While only using official stores to download apps is good advice, it's not a guarantee of safety. Once again, a fake version of a popular app has been downloaded millions of times by unsuspecting users. On this occasion, it was a bogus version of WhatsApp on Google's Play Store.

The application in question was called "Update WhatsApp Messenger." Those responsible designed it to look like an official product of WhatsApp Inc. by using what appeared to be the same developer ID, but they added a Unicode character for a no-break space at the end to differentiate between the two URLs. Once installed, the app created a blank icon so users couldn't see it.

Update WhatsApp was downloaded over a million times before Google removed it. It generated revenue for its makers via ads, but the same technique could be used to insert malware onto users' phones.

Nikolaos Chrysaidos, a security researcher at anti-virus company Avast, has identified more fake WhatsApp apps on Google Play over the last month, as well as a bogus Facebook Messenger application that was downloaded 10 million times.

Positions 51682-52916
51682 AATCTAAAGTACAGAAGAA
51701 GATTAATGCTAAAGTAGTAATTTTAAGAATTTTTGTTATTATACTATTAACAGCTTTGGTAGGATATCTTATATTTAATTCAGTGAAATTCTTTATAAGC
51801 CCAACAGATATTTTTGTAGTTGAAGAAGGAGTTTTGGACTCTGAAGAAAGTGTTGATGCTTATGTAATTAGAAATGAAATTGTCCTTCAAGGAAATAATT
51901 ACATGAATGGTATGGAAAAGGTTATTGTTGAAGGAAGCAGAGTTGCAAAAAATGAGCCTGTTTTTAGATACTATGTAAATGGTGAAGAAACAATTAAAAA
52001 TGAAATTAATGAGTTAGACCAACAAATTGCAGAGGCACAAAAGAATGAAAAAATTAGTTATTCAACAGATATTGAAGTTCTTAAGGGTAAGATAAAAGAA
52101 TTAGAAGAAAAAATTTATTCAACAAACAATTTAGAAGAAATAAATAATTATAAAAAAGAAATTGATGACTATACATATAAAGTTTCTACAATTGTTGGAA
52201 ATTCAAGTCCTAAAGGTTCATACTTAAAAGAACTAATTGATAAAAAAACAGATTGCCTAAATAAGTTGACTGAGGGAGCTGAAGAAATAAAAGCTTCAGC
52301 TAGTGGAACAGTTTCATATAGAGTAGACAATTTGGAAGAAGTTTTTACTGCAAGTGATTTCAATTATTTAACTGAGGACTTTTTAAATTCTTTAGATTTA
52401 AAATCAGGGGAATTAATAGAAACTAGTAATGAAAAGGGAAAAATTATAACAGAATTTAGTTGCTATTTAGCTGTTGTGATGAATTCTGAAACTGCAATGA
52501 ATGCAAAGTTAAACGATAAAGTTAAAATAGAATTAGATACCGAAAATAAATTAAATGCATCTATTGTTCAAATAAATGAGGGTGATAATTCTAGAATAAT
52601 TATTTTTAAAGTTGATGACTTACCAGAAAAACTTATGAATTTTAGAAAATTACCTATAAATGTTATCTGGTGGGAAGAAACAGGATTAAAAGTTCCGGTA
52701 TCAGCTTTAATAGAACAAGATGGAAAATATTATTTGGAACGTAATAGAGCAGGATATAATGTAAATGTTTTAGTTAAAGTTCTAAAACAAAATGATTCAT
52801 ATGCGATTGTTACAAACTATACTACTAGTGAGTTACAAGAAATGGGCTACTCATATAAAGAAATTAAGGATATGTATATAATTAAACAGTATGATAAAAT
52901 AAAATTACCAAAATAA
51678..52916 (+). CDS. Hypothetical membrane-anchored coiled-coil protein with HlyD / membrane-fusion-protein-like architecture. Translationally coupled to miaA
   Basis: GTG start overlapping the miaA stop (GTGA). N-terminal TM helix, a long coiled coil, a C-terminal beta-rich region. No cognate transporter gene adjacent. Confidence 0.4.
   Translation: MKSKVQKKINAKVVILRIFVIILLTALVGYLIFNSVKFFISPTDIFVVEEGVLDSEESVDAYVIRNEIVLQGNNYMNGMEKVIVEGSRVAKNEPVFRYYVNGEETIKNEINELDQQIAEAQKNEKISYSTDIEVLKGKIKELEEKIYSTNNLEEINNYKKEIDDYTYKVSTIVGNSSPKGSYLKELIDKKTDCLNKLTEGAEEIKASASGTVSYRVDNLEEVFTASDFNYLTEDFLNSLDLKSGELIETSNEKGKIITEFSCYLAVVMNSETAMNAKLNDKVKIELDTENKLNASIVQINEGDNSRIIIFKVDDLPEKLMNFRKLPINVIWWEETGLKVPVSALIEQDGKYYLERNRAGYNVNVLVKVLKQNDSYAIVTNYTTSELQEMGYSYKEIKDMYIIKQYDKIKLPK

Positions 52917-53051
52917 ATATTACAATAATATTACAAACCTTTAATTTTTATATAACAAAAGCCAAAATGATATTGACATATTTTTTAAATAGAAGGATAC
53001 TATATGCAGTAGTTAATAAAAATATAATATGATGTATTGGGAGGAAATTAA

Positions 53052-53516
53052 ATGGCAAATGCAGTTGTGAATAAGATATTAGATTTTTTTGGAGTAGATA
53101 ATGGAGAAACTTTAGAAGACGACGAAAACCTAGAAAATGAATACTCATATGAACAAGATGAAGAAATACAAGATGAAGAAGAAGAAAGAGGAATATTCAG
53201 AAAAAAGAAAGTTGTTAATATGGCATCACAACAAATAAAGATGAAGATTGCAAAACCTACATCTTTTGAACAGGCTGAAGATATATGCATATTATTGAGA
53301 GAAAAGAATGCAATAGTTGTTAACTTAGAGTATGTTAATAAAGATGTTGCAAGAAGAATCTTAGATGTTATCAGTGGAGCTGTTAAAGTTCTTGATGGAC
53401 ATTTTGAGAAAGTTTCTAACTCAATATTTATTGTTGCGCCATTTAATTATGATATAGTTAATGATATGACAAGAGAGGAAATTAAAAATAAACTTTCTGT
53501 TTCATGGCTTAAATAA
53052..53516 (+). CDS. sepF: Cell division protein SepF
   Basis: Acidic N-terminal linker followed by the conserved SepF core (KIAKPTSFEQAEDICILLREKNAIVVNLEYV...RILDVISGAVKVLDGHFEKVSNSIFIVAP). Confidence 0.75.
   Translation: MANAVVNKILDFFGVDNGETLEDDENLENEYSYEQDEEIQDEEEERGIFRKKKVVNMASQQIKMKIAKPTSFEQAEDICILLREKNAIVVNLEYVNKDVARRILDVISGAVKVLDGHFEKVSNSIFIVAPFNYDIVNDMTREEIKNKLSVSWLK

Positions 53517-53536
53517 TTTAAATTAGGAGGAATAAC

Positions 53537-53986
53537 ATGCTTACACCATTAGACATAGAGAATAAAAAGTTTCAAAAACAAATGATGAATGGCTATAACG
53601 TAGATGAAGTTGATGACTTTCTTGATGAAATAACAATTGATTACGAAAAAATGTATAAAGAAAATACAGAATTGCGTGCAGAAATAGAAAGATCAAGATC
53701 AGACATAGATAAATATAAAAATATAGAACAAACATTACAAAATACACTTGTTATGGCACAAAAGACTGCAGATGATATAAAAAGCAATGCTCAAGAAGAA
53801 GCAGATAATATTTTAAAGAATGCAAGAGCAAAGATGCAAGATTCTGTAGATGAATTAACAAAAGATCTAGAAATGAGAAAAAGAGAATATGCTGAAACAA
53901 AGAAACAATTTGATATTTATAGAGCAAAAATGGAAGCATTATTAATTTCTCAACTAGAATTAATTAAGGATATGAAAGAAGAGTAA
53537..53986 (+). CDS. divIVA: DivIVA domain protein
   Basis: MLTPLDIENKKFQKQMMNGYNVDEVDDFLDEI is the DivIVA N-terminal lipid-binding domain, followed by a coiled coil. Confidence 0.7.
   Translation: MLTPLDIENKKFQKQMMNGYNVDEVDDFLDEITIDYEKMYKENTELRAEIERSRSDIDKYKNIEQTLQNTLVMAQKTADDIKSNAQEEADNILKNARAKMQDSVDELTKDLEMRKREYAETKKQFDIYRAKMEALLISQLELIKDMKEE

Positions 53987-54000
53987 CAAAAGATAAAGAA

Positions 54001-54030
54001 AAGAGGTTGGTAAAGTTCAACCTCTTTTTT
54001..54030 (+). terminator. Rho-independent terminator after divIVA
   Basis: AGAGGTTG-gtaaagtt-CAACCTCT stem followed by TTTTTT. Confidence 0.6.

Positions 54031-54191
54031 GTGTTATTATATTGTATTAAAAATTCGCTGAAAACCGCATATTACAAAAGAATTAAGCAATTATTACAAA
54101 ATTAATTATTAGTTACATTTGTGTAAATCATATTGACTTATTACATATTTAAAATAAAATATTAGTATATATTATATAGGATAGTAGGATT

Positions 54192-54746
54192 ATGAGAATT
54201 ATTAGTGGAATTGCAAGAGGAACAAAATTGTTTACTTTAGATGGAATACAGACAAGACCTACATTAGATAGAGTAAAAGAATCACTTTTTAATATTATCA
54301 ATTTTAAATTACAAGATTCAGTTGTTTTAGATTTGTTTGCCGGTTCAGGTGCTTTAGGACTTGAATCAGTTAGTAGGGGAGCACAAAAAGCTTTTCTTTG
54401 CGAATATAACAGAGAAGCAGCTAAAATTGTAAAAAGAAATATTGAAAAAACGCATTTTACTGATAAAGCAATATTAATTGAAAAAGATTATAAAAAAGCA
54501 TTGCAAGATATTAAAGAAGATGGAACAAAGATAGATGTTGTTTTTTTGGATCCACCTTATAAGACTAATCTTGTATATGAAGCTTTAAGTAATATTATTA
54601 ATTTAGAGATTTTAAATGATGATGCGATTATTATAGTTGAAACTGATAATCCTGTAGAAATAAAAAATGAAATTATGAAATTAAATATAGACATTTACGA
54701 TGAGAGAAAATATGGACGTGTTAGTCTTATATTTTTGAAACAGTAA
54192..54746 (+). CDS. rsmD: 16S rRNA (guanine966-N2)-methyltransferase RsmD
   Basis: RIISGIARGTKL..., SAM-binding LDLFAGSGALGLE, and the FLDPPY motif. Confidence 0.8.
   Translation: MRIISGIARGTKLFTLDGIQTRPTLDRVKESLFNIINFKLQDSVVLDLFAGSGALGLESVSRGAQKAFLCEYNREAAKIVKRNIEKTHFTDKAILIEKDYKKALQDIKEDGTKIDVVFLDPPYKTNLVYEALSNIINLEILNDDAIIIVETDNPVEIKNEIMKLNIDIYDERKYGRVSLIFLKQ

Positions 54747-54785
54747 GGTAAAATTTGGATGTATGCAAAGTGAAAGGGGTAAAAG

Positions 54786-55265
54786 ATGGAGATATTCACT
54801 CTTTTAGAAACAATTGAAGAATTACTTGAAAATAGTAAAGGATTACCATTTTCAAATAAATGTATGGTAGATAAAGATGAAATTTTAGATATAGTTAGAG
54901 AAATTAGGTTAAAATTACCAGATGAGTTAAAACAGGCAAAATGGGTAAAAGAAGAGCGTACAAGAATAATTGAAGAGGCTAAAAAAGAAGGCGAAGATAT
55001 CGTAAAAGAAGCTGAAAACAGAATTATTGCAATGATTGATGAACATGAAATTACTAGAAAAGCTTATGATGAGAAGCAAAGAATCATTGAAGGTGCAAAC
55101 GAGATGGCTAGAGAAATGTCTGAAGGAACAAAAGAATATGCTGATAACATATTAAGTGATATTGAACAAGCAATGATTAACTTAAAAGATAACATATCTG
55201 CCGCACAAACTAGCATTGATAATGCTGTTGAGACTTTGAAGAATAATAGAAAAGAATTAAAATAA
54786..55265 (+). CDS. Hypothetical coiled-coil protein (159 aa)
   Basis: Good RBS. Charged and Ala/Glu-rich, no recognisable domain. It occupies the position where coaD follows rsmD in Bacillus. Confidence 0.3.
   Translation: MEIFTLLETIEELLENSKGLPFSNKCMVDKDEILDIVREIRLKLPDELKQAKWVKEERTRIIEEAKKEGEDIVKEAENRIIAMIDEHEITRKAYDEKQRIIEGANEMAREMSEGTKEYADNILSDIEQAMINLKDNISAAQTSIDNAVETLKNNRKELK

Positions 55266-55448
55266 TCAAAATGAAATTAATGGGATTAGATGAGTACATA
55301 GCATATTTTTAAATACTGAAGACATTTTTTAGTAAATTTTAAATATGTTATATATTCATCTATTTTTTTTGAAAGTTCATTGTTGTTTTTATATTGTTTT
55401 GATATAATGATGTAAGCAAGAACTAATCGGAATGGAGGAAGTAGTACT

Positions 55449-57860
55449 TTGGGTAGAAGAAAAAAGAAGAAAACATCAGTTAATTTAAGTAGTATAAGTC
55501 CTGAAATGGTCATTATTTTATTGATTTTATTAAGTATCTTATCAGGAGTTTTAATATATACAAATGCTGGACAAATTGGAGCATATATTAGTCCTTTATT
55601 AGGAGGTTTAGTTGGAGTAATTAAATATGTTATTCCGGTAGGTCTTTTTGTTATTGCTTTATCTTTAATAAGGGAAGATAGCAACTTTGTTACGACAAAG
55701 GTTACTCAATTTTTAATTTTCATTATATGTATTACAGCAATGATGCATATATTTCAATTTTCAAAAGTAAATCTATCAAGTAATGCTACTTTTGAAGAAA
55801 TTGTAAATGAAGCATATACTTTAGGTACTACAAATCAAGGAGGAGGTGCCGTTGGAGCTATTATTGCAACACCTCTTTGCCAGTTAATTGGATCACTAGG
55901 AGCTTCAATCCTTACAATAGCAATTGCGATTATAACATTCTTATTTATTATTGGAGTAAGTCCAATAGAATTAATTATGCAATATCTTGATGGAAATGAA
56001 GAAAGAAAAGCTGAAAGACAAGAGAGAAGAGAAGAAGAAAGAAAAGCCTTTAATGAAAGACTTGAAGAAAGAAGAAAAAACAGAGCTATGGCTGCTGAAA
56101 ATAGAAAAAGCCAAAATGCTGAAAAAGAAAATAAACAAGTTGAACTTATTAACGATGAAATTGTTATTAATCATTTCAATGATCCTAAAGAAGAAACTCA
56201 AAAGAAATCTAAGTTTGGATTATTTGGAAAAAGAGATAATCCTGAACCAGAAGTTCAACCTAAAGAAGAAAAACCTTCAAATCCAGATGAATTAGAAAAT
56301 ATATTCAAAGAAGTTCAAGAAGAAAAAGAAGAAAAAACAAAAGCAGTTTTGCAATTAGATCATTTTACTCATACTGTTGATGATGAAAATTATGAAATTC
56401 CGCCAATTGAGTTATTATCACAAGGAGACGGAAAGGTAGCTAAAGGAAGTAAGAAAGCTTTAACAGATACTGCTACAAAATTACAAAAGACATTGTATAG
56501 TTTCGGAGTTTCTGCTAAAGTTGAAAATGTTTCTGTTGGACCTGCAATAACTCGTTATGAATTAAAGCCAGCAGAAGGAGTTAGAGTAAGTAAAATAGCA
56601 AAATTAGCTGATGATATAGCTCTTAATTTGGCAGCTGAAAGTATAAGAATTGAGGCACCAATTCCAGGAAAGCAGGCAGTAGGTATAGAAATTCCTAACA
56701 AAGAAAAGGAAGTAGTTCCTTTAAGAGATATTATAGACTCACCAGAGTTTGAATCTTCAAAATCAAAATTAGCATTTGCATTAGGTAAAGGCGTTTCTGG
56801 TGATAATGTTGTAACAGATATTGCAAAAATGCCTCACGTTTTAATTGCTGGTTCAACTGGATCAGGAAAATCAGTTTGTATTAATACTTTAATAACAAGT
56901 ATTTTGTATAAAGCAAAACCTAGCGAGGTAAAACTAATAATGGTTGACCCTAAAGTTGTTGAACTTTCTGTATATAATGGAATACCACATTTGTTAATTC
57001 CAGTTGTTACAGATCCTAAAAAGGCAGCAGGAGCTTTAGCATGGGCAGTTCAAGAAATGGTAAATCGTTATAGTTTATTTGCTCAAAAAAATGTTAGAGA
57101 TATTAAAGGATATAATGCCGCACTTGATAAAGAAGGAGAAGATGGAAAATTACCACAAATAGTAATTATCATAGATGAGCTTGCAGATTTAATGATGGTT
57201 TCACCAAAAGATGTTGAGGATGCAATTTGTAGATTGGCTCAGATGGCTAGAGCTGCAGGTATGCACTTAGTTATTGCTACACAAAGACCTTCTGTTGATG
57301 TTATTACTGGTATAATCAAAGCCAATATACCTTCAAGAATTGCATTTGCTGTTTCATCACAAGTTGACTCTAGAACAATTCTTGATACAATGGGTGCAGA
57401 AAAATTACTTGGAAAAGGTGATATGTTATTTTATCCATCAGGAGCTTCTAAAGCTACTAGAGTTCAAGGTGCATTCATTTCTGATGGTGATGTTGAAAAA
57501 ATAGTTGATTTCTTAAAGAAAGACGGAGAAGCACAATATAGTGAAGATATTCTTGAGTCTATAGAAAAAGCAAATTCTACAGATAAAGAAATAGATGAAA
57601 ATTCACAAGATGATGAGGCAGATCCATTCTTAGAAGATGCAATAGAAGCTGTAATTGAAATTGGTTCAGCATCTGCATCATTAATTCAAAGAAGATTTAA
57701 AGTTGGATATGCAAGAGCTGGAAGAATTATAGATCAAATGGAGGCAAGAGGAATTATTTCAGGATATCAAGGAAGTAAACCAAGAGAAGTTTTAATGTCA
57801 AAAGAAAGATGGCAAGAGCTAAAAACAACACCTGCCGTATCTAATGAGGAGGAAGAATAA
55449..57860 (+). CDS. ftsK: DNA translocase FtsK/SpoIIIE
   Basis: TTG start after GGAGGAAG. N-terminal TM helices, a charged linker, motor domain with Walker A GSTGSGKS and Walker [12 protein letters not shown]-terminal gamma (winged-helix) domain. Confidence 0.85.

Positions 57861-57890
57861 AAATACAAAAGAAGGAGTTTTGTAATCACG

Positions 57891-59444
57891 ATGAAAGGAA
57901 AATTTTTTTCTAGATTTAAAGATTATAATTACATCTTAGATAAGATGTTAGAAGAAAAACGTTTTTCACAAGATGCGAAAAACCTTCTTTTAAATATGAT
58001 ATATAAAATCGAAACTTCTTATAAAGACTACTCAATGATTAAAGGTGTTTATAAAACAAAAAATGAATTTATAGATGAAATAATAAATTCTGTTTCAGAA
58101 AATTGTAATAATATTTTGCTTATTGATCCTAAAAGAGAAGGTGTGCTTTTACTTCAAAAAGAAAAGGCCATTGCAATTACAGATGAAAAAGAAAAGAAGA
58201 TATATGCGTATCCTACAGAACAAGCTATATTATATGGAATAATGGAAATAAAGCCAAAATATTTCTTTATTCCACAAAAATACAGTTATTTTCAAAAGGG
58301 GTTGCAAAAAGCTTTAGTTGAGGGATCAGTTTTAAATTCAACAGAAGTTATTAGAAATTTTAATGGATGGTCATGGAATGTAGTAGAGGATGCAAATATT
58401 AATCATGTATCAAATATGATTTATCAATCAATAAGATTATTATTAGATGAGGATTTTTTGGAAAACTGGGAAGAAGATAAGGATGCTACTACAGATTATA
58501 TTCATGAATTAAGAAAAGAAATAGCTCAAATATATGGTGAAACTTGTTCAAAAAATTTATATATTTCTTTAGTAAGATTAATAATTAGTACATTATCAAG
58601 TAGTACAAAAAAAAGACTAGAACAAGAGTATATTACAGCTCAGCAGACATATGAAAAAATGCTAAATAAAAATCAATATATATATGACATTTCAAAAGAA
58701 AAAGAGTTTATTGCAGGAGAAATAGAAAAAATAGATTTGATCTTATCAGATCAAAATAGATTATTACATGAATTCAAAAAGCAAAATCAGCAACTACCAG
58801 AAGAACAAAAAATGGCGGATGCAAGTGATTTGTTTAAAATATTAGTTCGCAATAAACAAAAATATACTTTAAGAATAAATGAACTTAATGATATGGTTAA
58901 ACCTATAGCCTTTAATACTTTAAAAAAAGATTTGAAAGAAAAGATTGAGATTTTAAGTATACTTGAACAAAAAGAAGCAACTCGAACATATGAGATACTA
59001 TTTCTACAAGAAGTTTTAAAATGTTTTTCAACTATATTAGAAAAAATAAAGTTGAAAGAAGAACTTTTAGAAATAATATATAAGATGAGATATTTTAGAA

Checking an app's user reviews is often the best way of spotting a malicious duplicate, but Update WhatsApp had a four-star rating and over 6000 reviews (some of which did note it was a fake), so it's not always instantly obvious.

Last month, the Chrome Web Store was found to be hosting a fake Adblock Plus extension. It mimicked the name of the original app, changing only the "b" in the title to a capital "B". Downloaded over 37,000 times before being removed, it brought invasive ads and opened tabs without permission.